For any employee of the digital era, this is the question that kills: To "accept" or not accept, the boss' Facebook invitation.
Even if you get along great, are you ready for her to have a front row seat on your daily life? What will you do if you click "Confirm," and on a Sunday morning, while you are sipping your latté and looking at your news feed, she sends you a private message with an urgent issue? And what will happen if you hit "Delete Request"?
Not an easy decision, is it?
The evolution of communication technologies provides flexibility. You can work from anywhere on the planet, at any time of the day. The result? The valley between your personal and professional lives has narrowed. It has now become a crystal clear lake.
Your masks are falling in that limpid water.
You play different roles: parent, spouse, friend, brother, sister and employee.
Are you ready to share these facets, your current backstage and even your experimental youth?
Now, what of that famous invitation?
The choice is yours. However, deleting the request might be hard to explain or it may exclude you from certain conversations, especially if all your other team members have accepted her invitation.
If you work in a trendy media start up and your responsibilities require you to be present on social media, it is almost your duty to accept.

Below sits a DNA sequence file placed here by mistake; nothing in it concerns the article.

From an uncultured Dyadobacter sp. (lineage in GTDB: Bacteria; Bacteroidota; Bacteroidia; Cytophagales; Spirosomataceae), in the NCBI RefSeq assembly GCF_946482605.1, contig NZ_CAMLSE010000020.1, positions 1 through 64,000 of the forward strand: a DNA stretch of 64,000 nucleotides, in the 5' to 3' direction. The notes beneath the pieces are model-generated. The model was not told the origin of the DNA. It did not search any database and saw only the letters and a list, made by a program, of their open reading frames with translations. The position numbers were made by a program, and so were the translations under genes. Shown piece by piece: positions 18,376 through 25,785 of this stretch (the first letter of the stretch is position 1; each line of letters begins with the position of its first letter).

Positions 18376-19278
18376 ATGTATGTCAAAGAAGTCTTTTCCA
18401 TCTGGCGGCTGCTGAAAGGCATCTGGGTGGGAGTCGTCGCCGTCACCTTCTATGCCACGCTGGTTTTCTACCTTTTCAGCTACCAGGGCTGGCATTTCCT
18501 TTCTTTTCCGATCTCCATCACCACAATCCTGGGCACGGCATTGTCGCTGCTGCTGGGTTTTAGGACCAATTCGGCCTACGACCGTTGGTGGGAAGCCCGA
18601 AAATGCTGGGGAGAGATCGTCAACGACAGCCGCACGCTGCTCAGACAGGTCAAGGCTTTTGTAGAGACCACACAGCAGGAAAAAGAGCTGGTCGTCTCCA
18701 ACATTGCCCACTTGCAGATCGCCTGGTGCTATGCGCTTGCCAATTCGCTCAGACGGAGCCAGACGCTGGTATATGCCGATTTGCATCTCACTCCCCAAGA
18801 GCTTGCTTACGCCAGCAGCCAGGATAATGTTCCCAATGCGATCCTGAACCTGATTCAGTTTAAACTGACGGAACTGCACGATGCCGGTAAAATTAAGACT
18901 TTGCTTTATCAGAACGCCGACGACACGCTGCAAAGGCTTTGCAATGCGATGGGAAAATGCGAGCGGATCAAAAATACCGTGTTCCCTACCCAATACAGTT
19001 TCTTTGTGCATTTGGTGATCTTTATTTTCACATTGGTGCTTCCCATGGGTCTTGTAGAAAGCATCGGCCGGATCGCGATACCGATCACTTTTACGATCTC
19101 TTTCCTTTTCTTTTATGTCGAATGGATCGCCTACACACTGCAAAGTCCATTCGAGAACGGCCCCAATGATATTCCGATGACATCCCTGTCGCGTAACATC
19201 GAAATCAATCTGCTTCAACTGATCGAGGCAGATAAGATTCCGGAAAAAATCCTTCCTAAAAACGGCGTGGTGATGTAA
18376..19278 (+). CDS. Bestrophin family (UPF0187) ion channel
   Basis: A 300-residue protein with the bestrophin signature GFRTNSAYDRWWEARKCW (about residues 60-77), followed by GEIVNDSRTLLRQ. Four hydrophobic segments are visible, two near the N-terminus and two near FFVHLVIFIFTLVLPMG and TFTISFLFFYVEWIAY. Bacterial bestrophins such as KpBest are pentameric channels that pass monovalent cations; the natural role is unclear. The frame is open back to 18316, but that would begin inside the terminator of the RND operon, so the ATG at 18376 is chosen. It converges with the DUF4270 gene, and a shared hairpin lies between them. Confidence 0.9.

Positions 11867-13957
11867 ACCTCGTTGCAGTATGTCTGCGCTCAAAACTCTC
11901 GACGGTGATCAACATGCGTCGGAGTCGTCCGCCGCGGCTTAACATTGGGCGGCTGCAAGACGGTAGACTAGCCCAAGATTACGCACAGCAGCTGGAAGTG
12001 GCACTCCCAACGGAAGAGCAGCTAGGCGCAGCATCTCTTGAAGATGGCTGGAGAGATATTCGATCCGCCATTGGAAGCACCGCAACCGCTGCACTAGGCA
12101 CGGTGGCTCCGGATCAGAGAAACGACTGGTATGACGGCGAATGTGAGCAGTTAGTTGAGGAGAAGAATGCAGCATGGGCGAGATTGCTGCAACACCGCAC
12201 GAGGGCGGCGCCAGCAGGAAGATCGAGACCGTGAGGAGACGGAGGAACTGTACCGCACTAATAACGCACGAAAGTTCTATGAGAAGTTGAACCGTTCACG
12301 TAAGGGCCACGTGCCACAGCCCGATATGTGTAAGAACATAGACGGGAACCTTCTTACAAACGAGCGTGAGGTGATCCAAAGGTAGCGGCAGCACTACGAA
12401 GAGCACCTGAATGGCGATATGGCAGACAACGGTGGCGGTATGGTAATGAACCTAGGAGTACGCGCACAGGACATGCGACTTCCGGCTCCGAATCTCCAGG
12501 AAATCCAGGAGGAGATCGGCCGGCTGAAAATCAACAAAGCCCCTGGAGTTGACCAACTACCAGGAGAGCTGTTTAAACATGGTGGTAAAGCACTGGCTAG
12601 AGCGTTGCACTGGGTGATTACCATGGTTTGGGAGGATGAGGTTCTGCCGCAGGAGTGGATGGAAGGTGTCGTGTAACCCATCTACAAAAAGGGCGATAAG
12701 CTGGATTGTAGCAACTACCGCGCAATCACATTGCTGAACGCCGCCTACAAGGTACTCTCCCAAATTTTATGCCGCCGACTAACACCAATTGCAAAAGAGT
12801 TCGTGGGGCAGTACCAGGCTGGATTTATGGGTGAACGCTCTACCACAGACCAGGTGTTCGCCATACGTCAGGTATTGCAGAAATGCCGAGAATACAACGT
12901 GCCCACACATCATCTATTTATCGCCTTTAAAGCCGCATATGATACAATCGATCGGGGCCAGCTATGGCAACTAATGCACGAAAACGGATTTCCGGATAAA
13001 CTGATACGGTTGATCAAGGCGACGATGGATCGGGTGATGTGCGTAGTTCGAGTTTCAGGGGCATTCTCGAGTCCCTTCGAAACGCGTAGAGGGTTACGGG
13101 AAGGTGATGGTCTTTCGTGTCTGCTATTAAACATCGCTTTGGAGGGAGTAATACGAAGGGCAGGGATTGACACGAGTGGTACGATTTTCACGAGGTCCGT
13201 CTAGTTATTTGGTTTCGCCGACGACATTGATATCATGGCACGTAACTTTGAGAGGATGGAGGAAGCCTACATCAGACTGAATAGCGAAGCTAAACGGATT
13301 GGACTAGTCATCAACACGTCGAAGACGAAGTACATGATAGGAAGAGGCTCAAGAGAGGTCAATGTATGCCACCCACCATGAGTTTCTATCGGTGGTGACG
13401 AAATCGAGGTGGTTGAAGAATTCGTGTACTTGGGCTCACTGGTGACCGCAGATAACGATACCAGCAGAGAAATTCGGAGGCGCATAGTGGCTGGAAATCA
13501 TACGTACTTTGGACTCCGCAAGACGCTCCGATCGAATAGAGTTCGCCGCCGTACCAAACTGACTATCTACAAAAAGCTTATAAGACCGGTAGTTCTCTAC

If you work in a more conservative firm and are a pretty private person, depending on your boss and relationship, ignoring the invitation could work .
Another possibility is to "Confirm" and then adjust your privacy settings to limit her access.
If you accept, by professional politeness, you may first need to clean up your wall, advise some of your friends and adjust your sharing settings.
Also, before gleefully announcing to your 243 other friends, that you took a sick day (a very well deserved one, you believe), to go play golf, remember Ms. Boss is watching you. Of course, I am exaggerating. But, a dismissed employee with a Facebook proof is not an urban legend. Perhaps you know of someone that heard "You're fired!" because of a Facebook post?
Although in some business sectors, being Facebook friends is favourable for business relationships, initiating this invitation is generally not recommended, neither as an employee or a boss. As you can see by reading this post, it could be embarrassing to you and/or the other. It could even negatively impact your professional image. Your career depends on it. Think it through before inviting.
Regardless of whether you accept, decline or ignore, remember the famous The Social Network scene and Erica Albright, Mark Zuckerberg's ex-girlfriend's words: "The Internet is not written in pencil, Mark, it's written in pen."
Before posting, avoid embarrassment and do the "Two fridge test" as described in this previous post.
What would, or did, you do? Write to me on Facebook.
You have a sticky situation at work or at home? This is your forum. Write to Julie and she will reply promptly. Want more solutions to sticky situations? Go to Facebook, Twitter, Pinterest, or order your autographed copy of Etiquette: Confidence & Credibility. Planning a conference? Julie happily travels coast to coast and beyond, to present customized activities. With Julie's help, farewell faux pas and embarrassment. Hello confidence & credibility!
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